These are all great things, in my mind. What’s not so great is the seemingly uncontrolled gravel crushing operation on the north edge of Winter Park. It’s sending an unacceptable amount of dust and debris into the air, onto Highway 40 and over to King’s Crossing. The dust plume is visible from Tabernash and Winter Park Highlands. A couple people told me they complained to the state’s Department of Environmental Quality or EPA, so perhaps some air quality controls or mitigation efforts will be enforced before we all start coughing.
Also while I was gone, my neighbor had more than 80 dead or dying beetle-infested pine trees removed, opening up the view from my balcony, so that I can now see marvelous sunsets. I even get sunlight in my kitchen. As a friend said, the tree removal activity in the county means we’re all going to end up with great views.
And congratulations to long-time local Karen Gadberry, who was named the new director of human resources for Winter Park Resort. Gad brings her lively personality and stellar people skills to a position that’s all about, well, people. After spending the last year helping bring Steamboat Resort into the Intrawest family, Gad returns to the county full time, which also is a great thing.
No Respect. One of the funniest stories I’ve seen lately about the baseball playoffs comes courtesy of epiccarnival.com, a sports news Web site that models itself after The Onion newspaper with witty spoofs of real news stories. Last week, its twisted writers posted a story about the expected, and usually trite, bet between the governors of Colorado and Arizona, with Gov. Bill Ritter eventually betting Winter Park Resort against Gov. Janet Napolitano’s ante-ing up of the Grand Canyon. Napolitano reacts to Ritter’s offer by saying, “Look, it’s not Breckenridge. It’s Winter Park. Let’s not get carried away.” You can read it yourself, along with the mention of Nixon nearly losing Yellowstone National Park in a poker game, at http://www.epiccarnival.com/2007/10/arizona-governor-bets-grand-canyon-on-d.html.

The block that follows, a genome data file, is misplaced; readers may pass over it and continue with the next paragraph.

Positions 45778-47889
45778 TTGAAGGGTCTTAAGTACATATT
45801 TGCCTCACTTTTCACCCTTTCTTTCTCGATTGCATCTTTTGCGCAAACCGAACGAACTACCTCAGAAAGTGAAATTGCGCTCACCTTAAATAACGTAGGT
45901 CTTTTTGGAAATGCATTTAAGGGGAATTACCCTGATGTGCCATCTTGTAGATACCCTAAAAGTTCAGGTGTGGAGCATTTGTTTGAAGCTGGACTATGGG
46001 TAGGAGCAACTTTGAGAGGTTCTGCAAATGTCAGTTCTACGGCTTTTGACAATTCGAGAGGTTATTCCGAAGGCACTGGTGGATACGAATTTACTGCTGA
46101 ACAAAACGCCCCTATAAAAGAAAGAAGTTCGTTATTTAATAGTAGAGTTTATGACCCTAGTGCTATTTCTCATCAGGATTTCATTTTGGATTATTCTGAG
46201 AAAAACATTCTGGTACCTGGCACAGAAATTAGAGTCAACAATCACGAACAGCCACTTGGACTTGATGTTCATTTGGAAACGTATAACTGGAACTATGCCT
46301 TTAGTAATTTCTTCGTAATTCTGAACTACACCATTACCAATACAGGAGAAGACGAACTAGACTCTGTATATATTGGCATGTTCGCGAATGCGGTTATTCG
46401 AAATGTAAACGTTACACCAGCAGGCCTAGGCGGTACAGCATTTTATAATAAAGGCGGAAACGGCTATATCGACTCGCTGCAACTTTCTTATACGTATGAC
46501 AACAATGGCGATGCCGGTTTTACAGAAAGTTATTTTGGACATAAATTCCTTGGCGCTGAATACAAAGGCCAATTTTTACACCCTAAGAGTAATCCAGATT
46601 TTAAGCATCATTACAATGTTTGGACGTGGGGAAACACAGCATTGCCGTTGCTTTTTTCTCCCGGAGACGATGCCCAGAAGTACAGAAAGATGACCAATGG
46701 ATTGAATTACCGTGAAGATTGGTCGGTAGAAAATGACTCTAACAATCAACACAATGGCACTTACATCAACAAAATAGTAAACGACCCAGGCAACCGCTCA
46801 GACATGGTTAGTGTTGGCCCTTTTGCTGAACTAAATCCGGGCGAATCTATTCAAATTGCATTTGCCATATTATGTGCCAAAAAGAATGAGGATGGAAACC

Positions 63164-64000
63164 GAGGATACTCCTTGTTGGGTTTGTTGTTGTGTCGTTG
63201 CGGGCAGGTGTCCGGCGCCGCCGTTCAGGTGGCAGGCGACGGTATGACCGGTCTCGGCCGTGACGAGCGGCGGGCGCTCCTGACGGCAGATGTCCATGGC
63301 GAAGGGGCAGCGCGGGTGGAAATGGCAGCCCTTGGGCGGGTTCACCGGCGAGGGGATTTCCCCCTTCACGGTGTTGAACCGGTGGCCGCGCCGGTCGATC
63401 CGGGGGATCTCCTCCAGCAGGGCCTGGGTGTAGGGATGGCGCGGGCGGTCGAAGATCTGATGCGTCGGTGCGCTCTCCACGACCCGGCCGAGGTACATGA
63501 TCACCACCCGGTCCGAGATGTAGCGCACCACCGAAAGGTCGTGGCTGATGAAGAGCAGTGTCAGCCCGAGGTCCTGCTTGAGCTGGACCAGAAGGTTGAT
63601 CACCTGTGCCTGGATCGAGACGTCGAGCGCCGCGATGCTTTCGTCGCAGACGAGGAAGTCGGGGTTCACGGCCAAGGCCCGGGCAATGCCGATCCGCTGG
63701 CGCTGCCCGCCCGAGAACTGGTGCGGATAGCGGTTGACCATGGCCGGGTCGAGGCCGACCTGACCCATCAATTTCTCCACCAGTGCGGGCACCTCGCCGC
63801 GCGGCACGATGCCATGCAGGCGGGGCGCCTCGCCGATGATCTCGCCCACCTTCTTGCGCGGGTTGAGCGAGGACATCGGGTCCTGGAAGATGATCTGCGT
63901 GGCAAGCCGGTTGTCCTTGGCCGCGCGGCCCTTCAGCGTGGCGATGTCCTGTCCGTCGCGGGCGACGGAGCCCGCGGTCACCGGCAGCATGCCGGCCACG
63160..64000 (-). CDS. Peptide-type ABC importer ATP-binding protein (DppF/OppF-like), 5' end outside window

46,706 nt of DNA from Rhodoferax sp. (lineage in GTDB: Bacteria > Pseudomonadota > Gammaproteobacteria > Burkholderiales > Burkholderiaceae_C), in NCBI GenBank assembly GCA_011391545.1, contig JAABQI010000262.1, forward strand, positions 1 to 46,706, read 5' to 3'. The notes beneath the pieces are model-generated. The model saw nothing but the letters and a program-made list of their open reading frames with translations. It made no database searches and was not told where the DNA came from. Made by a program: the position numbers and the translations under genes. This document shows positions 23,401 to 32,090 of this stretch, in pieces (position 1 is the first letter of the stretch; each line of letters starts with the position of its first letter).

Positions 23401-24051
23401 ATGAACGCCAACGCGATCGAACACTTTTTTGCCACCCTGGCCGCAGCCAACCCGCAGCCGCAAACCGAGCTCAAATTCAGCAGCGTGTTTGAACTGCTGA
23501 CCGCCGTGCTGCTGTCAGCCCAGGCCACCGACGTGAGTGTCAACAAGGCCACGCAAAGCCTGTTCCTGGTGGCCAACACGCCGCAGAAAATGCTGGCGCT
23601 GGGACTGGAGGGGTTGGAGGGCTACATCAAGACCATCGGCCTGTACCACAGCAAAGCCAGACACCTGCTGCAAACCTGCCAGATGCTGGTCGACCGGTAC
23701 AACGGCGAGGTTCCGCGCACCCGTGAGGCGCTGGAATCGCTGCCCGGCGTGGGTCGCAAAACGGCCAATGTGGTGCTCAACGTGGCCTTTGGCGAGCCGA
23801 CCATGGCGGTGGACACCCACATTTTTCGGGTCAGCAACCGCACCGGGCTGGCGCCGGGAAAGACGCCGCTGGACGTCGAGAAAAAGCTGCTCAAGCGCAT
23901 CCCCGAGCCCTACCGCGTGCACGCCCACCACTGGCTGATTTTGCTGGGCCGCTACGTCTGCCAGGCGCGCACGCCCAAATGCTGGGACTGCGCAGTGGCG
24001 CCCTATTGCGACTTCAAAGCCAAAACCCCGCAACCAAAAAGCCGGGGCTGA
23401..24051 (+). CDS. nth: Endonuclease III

Boots and Beads. I’ve often wondered if Grand County has more fund-raisers than other places or if ours are just more fun. Girls Night Out, a benefit for Grand County Advocates, is one of the more entertaining events. The Oct. 4 party at the Untamed Southwest Grill was great fun once again, with dozens of women sampling terrific food, enjoying champagne punch and buying what local artists had to offer. My favorites of the night were Frank Expression’s warm and funny cowboy boot slippers, Star Studded Jewelry’s beaded boot bracelets and Heidi’s Beadworks’ new line of bracelets.
Grand Goblins. Celebrate Halloween at the Grand Theater Company in Winter Park. “The Woman in Black” opens Oct. 19 to tell the Victorian tale of a menacing spectre that haunts a small English town. Based on the 1983 novel by Susan Hill, the show is said to keep audiences jumping with fear. Tickets are $17 for adults, $15 for seniors and students; $12 for children. For details or to reserve seats, call the box office at (970) 726-5048.
Keep in Touch: What’s got your attention around the area? Let me know. I’ll try to find the answer or spread the news. Send it all to JDayQuilts@msn.com.